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25, photography lover, messy writer, philologist, passionate cook, avid traveller.

Wednesday, 19 November 2014

Around Antalya.

It's happened again...

A whooole month-ish has passed since I last wrote on my blog.


It didn't slip out of my mind, though. Every time I was randomly walking on the streets, discovering one and other new thing (for me, at least...), writing about it was the first thing I tought of. Sadly for me, it all quite used to end up there. In my head.

(Pretty much like eeeverything else I write.)

So, back to the start... A month has passed since I last wrote something, and three months had passed since I came to Turkey. Woah. Where did time go? I still remember pretty well that emptiness on the stomach the minute I left Lyon, not knowing exactly what adventures the future would bring. I still remember that first lokum I had on the plane (and last, since I didn't like it...), and how blue the sky looked when landing in Istanbul. Looking back at all of those things, it's hard to realize it all happened three months ago. I suppose having a busy lifestyle and dedicating weekends to wander around and getting lost is quite fun and entertaining.

Last month, I had a few visitors over, which helped me air my head a bit and spend some of my evenings and free time doing something else apart from preparing lessons and... preparing lessons. A friend from Lyon came to visit for a week and my uncle and aunt flew all the way from rainy England to stay with me for another week. Unfortunately, I didn't have much time off work, but I did spend the weekends with them, visiting the city, hiding from the rain at cosy coffee shops, dealing with Turkish merchants and driving around some of the historical places in the region. We therefore had plenty of time to visit Antalya, its city centre (which I hadn't properly seen before, so it was a first for me too!), and a few of the surroundings. 

 (One of our pit stops for Cappuccino with Chocolate & Cherry cake)
The first stop was Markantalya, a huge, new shopping centre in the Tahılpazarı neighbour. When taking what might be one of the busiest pedestrian streets in town, we can go all the way down to the clock tower, where a big square is surrounded by typical döner restaurants and several hidden entrances to several hidden bazaar shops, and where the tramway makes one of its multiple stops. Once there, all the signs lead to Kaleiçi and the old harbour, so the choice resides in going down the stoned, still pedestrian streets or taking the seaside walk, arriving to a vaste Tophane Parkı, where, needless to say, the view is gigantic. The sky, along with the sea – calm, ready to pose, both offer a very picturesque portrait; and the copper-coloured house roofs with their palm trees simply make the perfect snapshot.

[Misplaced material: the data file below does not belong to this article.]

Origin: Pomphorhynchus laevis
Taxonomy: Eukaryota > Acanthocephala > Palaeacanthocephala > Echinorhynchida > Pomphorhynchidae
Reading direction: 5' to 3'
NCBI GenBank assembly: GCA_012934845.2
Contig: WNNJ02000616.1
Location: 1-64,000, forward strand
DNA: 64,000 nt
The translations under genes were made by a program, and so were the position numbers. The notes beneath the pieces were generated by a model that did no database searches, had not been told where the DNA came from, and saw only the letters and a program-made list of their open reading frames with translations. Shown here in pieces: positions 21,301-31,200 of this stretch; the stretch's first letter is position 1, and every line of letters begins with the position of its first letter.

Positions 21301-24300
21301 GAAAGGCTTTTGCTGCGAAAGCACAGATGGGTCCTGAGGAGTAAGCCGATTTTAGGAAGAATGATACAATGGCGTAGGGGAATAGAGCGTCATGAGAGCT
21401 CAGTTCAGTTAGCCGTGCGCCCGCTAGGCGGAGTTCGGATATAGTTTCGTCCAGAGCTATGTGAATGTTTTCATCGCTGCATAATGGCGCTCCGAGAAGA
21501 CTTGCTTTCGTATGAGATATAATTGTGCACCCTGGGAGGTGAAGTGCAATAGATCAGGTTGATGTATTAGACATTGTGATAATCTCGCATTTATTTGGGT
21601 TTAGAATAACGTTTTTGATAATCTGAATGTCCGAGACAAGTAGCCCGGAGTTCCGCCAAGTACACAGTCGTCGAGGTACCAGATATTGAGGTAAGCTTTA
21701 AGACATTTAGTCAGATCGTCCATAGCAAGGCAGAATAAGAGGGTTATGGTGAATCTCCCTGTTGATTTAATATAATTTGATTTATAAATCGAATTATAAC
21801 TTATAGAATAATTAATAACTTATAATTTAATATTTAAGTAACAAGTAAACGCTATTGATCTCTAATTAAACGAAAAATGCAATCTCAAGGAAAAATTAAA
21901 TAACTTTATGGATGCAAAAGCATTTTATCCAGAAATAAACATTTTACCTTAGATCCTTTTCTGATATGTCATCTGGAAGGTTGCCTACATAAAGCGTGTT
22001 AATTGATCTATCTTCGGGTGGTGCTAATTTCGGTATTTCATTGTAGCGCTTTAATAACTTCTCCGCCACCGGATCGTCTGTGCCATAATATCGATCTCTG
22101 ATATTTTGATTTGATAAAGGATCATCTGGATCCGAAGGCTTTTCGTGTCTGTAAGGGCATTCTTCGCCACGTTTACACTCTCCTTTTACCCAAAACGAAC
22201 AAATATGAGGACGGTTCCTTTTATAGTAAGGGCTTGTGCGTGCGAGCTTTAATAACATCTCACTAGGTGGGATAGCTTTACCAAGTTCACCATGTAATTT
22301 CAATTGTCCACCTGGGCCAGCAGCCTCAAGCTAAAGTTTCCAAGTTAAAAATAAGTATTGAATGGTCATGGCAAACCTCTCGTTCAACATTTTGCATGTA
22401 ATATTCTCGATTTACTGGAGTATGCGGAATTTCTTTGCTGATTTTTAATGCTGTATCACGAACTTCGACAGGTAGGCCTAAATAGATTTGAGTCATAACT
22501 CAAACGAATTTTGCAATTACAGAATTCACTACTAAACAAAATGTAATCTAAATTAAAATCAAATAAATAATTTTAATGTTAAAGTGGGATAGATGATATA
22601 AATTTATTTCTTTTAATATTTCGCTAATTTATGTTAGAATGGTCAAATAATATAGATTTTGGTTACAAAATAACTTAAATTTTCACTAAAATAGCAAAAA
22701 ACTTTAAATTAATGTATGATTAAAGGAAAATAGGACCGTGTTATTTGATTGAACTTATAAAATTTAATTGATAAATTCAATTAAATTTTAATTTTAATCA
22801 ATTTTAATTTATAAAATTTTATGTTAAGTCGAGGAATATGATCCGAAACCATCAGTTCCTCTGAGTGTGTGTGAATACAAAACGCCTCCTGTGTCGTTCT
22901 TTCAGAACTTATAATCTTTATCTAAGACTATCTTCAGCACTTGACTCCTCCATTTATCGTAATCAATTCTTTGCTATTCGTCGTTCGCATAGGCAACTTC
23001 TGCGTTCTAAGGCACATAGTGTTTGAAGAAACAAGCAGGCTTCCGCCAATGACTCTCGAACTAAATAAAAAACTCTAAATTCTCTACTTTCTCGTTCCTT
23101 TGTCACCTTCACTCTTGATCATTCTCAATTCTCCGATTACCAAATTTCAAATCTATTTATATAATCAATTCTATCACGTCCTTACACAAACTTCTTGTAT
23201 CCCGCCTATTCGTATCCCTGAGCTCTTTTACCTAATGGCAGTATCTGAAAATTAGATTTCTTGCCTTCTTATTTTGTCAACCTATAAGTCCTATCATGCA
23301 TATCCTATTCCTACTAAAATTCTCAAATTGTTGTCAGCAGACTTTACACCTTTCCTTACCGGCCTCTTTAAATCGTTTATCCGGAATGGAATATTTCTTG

(My eye was also caught by all of the Çay Bahçesi (or Tea Garden) spots along the sea view, where passers-by, families and visitors can stop for a cup of tea and a snack). 

When going down to the harbour (Yat Limanı), the streets are slightly steep and the houses still have their old, colonial appearance. Which, once again, reminded me of La Candelaria, the old part of Bogotá. I shouldn't compare, really. Kaleiçi's streets are home to several spices, jewellery, handcrafted purses and scarves’ local merchants (and that’s not all of it). So, after a 5-minute walk, we are finally down, admiring the seaport where dozens of pirate ships (literally) are quietly parked, being photographed by another dozen (and more) of tourists. The harbour is also surrounded by Tea Gardens, fish restaurants, old houses and friendly cats running all over the place. Five minutes are more than necessary to just stand there and observe the whole thing.

Antalya's city centre has, according to me, a great contrast between the old part of town with its antique passageways, and its crowded commercial streets, with sıcak simit sellers and families doing their shopping. There can be as many shopping centres as you’d like (and, coming from a city where there were only a couple – one of them being built only a couple of years ago, this can come in handy), but it can also have lots of peaceful spots, where nature is so present that it makes you forget about life and its hustle for a while.  

Having said this, I will, from now on, try and force myself to write at least an article a week. Or every two weeks, depending on the amount of stories I’ll have to write about (ha…). And, before ending this, here's a last picture: spot the cats :)

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